Religion Versus Your Job – Which Would You Choose?

By Robert Stitt

In the Biblical book of Acts, the Apostles Peter and John were commanded by the civil courts to stop preaching in the name of Jesus. Peter and John did not pay attention to the courts and continued to preach anyway. When brought in to face the court again, Peter answered, “Whether it is right in the sight of God to give heed to you rather than to God, you be the judge.”

Kim Davis, a county clerk in Kentucky is making the same sort of argument for refusing to issue same-sex marriage licenses. Peter and John were beaten. Davis was held in contempt of court and thrown in jail. Peter and John gave praise to God once released. When Davis was set free from prison this last week she said, “I just want to give God the glory. His people have rallied, and you are a strong people.”

While in prison, Davis’s deputies issued the gay marriage certificates. Those hoping to see the whole situation just go away are praying that Davis will leave things as they are now so life can just go on. It is still unclear what will happen if Davis hinders her deputies from issuing the licenses or challenges the authenticity of the licenses they already issued since they do not have her signature.

While Davis made front page news because the LGBT lobby is quite powerful, many people are not aware that another woman from a different belief system has found herself in a similar situation. Cheree Stanley, a muslim flight attendant for ExpressJet refused to serve alcohol to customers saying that it is against her religious beliefs. She was reported by a co-worker who said Stanley “wasn’t fulfilling her duties” and that made extra work for everyone else. Stanley says she shouldn’t have to choose “between properly practicing my religion and earning a living.”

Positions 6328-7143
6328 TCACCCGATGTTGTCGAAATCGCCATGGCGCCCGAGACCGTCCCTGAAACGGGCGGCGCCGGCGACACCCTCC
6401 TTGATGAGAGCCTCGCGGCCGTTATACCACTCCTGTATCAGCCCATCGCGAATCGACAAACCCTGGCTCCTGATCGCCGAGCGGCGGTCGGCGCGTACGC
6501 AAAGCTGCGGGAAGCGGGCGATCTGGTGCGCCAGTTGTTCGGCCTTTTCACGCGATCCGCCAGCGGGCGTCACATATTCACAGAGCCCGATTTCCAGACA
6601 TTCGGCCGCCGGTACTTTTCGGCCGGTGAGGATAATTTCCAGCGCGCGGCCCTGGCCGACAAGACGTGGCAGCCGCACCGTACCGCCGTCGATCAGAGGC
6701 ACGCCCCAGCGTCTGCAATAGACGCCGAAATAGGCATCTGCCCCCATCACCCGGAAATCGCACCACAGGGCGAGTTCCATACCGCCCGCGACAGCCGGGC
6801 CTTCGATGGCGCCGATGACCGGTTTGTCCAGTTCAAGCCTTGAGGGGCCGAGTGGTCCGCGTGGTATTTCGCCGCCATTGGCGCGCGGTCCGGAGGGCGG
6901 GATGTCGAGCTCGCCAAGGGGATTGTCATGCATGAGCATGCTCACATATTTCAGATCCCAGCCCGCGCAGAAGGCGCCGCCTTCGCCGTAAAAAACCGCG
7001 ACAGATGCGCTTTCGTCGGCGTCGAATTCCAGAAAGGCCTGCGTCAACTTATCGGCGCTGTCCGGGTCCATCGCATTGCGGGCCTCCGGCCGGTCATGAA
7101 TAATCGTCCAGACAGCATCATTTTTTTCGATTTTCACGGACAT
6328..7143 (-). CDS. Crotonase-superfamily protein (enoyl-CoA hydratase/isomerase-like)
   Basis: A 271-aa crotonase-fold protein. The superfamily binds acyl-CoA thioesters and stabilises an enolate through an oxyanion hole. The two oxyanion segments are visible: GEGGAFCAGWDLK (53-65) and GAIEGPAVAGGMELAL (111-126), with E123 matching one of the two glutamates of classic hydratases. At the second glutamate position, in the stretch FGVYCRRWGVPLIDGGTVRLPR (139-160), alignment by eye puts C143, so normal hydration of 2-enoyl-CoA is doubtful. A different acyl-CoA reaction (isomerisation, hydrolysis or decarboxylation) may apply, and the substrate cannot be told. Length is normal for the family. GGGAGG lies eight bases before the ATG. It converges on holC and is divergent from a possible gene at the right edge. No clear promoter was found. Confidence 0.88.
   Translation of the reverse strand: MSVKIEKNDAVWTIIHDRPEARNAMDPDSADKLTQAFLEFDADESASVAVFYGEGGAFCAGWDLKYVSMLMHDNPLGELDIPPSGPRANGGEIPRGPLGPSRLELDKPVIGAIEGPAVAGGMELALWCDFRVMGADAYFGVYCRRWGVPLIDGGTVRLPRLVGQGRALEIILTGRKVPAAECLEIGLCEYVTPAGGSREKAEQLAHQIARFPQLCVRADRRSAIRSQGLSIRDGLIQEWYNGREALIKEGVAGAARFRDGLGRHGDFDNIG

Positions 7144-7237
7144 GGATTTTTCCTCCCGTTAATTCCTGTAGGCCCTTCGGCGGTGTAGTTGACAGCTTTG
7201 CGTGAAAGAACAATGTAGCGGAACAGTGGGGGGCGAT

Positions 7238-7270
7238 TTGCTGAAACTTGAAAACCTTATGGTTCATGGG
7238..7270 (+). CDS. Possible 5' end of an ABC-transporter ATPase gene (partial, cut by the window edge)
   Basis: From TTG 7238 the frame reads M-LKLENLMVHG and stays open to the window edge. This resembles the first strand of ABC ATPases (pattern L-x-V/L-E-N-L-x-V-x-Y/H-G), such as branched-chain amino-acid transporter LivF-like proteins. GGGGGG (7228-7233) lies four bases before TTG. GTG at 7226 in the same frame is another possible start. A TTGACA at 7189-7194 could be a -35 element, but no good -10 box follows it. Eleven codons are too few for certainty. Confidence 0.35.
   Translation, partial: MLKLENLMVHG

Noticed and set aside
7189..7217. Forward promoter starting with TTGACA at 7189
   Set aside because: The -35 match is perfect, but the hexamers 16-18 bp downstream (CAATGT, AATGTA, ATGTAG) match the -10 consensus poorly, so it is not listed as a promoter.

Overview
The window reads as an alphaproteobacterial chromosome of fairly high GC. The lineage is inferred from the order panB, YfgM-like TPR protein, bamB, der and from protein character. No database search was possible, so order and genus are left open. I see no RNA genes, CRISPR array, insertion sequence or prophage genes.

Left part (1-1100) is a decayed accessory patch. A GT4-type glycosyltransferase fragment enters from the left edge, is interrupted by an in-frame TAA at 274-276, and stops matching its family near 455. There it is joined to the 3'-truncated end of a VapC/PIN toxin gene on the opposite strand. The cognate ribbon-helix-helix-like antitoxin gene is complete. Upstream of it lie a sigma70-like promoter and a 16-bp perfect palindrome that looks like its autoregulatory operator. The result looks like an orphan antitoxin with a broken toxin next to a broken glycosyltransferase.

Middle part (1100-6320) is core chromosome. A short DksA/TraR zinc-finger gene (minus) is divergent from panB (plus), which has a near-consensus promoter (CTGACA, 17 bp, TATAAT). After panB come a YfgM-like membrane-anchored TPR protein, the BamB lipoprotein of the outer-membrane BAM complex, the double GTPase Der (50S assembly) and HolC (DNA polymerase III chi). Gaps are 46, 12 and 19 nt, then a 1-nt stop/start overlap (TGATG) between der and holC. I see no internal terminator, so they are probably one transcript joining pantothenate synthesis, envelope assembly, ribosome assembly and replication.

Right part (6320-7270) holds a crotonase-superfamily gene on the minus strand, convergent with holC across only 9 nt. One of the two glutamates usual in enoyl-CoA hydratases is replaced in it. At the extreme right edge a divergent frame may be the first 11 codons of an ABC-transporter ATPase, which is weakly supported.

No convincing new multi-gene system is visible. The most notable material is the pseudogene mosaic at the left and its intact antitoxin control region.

Stanley says she should not be compared to Davis. Stanley says that serving alcohol is not an important part of her job and describes it as a “non-essential function.” Davis, Stanley and her lawyer say, is an elected official that will deny a segment of society equal access if she does not agree to give the marriage licenses. Stanley, her lawyer argues, should be given the opportunity to have accommodations made for her. Somebody else can do the part of the job she cannot do herself.

Stanley’s situation has split commentators. Some argue that all religions must be accommodated if any are, and others say that you know what your beliefs are when you take a job. If you can’t do the job because of your beliefs, get another one.

Ask yourself, do you favor one belief over the other? Does one view bother you more than the other? Does one situation being Christian and one being Muslim influence your opinion? What if someone from a less mainstream religion asked for accommodations that were quite offensive, perhaps not serving blacks, or Jews, etc? Just something to think about.

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